I'm a free enterpriser, and do recognize supreme value of "The Man," yet my gut churns at QB contracts engulfing such a giant part of the cap. It chokes down what's left for those who typically have a much shorter career in which to "make it" financially. Years back, the players' association imposed a limit on incoming rookie contracts eating into what they felt should fairly go to proven veterans. Do you see the union's economically squeezed-down majority ever rising up demanding, "enough's enough!"?
No, and I doubt the owners would agree to it even if they did. I don't see anyone deciding to artificially establish a market for certain positions. The rules have been geared toward the offense for a long time now, and that combined with the game's complexities have made a top-tier QB indispensable to winning consistently. Limiting how much a team can pay its QB within a salary-cap system would diminish the advantage of (1) having one of the best at the most important position, (2) being able to manage the cap challenges effectively, and (3) finding young, inexpensive talent in the draft.
Gary from Sheboygan, WI
Good morning Insider, I can never keep track of whose turn it is. Why are what seems to be more than the usual number of players around the league signing one-year deals? Are they all in prove-it years, or are teams more cap conscious, or is it something else?
It's for the reasons you mention, plus those factors contribute to some players maybe not finding what they're looking for and wanting another bite at the free-agent apple next year.
Al from Green Bay, WI
I didn't mind the idea of "Z" returning to the Ravens, but I don't think I will like him in purple. I believe the most disruptive game of his career came against the Vikings. I have to believe Smith left an indelible impression on the Minnesota brass in that game. How much do you think a showing like that plays into a GM pursuing a free agent?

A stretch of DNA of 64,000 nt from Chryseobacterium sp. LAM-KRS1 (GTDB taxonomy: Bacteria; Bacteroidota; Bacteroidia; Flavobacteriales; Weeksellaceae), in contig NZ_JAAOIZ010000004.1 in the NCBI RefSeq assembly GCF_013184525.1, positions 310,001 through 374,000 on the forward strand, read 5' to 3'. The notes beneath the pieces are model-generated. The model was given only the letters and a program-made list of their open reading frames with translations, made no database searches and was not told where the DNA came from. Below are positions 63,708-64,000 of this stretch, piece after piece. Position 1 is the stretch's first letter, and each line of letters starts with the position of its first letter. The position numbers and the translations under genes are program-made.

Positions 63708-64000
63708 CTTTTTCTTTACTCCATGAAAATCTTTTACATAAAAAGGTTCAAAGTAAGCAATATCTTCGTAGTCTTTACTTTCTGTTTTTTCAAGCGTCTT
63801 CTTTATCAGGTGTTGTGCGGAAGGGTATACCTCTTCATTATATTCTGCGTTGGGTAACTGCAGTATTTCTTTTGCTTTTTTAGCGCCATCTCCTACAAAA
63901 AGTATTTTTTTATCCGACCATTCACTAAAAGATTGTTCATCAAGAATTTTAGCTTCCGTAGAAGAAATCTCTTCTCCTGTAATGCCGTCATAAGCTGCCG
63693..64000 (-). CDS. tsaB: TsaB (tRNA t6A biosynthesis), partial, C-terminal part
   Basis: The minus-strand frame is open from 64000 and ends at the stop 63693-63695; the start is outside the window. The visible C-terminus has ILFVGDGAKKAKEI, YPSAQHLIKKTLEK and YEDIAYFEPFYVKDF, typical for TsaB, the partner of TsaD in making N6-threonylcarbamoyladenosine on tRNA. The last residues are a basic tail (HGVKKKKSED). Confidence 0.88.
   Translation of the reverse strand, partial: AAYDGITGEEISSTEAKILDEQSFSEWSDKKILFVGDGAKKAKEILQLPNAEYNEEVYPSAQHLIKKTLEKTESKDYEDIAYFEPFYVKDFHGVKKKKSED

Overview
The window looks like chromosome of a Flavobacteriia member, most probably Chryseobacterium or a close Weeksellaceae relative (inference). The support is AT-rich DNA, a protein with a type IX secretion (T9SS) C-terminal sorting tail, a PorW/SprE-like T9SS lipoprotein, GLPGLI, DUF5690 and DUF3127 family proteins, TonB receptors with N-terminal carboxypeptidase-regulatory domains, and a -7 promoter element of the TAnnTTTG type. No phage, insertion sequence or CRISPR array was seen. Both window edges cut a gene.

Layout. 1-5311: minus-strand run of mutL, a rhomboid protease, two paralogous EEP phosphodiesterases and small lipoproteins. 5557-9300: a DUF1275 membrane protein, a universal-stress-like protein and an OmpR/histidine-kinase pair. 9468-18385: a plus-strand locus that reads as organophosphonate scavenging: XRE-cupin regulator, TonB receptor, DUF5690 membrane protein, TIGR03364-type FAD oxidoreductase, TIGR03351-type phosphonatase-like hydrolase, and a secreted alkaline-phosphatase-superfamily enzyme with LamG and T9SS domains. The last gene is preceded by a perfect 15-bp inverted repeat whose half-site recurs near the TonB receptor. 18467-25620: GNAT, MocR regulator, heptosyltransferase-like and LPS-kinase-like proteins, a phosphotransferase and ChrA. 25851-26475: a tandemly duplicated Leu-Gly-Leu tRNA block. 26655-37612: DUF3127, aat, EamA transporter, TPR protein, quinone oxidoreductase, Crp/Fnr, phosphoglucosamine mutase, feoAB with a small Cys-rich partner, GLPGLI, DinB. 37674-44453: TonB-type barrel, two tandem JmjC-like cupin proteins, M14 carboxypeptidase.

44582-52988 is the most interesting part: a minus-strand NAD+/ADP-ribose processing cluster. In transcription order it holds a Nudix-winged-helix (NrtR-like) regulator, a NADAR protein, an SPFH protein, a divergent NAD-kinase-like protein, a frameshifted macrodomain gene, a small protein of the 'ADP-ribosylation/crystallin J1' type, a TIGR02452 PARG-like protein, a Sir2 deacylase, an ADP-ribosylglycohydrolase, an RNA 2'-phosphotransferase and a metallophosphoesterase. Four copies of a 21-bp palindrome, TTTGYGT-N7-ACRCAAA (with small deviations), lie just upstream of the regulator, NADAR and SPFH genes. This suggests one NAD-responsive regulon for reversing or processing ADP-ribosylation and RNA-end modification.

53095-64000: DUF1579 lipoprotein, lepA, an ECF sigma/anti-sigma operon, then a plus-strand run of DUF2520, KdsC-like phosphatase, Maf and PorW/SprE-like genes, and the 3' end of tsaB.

Two full seasons later? Even if it weren't a new regime in Minnesota, I don't know how much one specific game would've factored.
Dan from Toledo, OH
Do you think the Vikings and Bears scouts get tired of their continual roster building strategy of signing forming Packers? At least the Lions attempt to be original.
How soon we forget Jamaal Williams, T.J. Lang, …
Andy from Milwaukee, WI
"Reading Rainbow," bro. You don't have the swagger to use the word "bro"...
Wes clearly was ready for a day off.
Matt from Tea, SD
With most of the high-profile QBs going to the AFC, how does it affect our chances of getting primetime games versus being flexed out?
This is still the Green Bay Packers with Aaron Rodgers, dude.
Eric from Green Bay, WI
Something tells me that most people would not "swim molten lava" or "crawl over broken glass" to have the jobs you guys have and it has nothing to do with taking metaphors literally. I think if they could be miracled into your position then yes they would. But if they had to cover high school sports for local newspapers for years something tells me most would opt out. Like any career worth having, journalism is very hard and everyone starts at the bottom.
Very true, and I wouldn't trade my eight-plus years covering preps in this state for anything. That grind prepared me for this grind because I developed the necessities best learned for this line of work amidst the challenges of striving for something bigger – deadline and interview skills, relationships, thick skin, an open mind, the need to read, ability to adapt, handling pressure, … I could go on. My days of covering volleyball matches, cross-country races and wrestling meets were invaluable to my career, and I know Wes would say the same.
Josh from Seattle, WA
Spoff, how was your vacation?
Full of basketball, including a great book I read, and also relaxing until a nightmare of a return travel day, but so it goes. Now it's time to refocus, for a few days at least. I'll do my best. Happy Wednesday.